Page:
I am honored to be part of this conference, which has been bringing together scholars and public officials from around the globe for almost 20 years to discuss religious freedom. It is hard to imagine a more worthwhile enterprise. I express my gratitude to the organizers and especially to Cole Durham, an indefatigable advocate of religious liberty. I am also pleased to join in honoring Dr. Tahir Mahmood, whose example of erudition, grace, and kindness is an inspiration to all.
Religious freedom is a constant source of a dynamic tension in pluralistic societies as people of goodwill, and sometimes of not-somuch goodwill, struggle to identify the limits of majority rule and individual expression. This tension gives us reason to meet frequendy and share ideas. Because I am a judge on an appeals court of the United States, I will speak from an American perspective. That is not to suggest that this tension is a uniquely American phenomenon. It is not. But it is an important feature of American life, and there is much that can be learned from the American experience.
I begin with a recent story that involves Abraham Lincoln and his most famous speech, the Gettysburg Address. Generations of American schoolchildren have memorized this speech, given at the dedication of a cemetery for those who died at a decisive battle of the American Civil War. For Americans, Lincoln's speech stands alongside the Declaration of Independence as an expression of universal ideals that should inform democratic government. The speech is short; it was delivered in less than five minutes. But Lincoln's words changed the arc of American history - a reminder to speechmakers that to say it longer is seldom to say it better. Although much could be said about this remarkable address, for my purposes, I highlight only its stirring conclusion, in which Lincoln referred expressly to God with these words: "[W]e here highly resolve that these dead shall not have died in vain - that this nation, under God, shall have a new birth of freedom - and that government of the people, by the people, for the people, shall not perish from the earth."1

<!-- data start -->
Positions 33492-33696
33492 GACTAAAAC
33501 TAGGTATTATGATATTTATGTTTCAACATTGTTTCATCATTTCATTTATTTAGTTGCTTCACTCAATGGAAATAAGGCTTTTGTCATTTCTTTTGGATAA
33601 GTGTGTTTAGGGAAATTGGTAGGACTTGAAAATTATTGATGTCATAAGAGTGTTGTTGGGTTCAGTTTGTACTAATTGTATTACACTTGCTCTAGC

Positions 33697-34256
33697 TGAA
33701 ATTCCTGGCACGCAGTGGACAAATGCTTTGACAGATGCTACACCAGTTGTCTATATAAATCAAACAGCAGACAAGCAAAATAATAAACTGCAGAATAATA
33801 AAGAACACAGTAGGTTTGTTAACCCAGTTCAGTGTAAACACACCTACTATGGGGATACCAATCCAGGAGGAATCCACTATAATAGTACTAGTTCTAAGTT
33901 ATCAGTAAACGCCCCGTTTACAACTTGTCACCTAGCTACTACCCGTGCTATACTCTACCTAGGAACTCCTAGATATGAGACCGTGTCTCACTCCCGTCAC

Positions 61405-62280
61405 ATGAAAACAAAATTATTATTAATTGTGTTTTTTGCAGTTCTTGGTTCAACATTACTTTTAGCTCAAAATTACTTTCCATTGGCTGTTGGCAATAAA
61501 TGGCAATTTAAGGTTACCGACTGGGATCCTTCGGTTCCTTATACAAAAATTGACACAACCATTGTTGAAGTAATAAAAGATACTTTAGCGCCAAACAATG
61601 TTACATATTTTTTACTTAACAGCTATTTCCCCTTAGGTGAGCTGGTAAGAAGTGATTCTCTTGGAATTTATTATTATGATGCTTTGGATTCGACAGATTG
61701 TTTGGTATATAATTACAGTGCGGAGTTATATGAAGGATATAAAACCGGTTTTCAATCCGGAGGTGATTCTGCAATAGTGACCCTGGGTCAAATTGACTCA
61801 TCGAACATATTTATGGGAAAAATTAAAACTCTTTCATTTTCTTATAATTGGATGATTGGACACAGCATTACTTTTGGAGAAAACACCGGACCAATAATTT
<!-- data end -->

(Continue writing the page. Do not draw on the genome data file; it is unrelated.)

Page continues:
As an aside, I note that scholars have long debated Lincoln's religiosity. He was not what some would call a "churchgoer," but many believe that he became a deeply spiritual man over the course of his adult life, especially as he confronted the crisis of the Civil War.2 In fact, one scholar writes that Lincoln's move to end slavery was his part of a covenant with God.3
Several months ago, the organizers of a conference that gathered together a prominent group of American lawyers, law professors, and law students distributed pamphlets to those in attendance that contained some of America's charter documents, including the Gettysburg Address. But unlike the version of Lincoln's speech with which Americans are most familiar, the pamphlet left out the words "under God" from the passage I just read to you.4 As you might imagine, this omission has spurred a lively discussion that raises important questions about the role of religion in American public life.5 Questions like:
* To what extent is it proper for political leaders to publicly express their religious beliefs?
* Should religious convictions influence how citizens and politicians vote?
* Should we leave religious views at home when we go to work or school?
* Should government protect the religious expression of a minority that offends the values of the majority? If so, should there be limits to that protection?
Americans disagree about the answers to such questions,6 and the recent tussle over Lincoln's words is, in part, a proxy for the disputes over these fundamental matters.
Significandy, President Obama, who has been public about the role his Christian faith plays in his personal and public life,7 has sided with those who think religion should have an important role in our public discourse. He has argued that:
[S]ecularists are wrong when they ask believers to leave their religion at the door before entering into the public square. …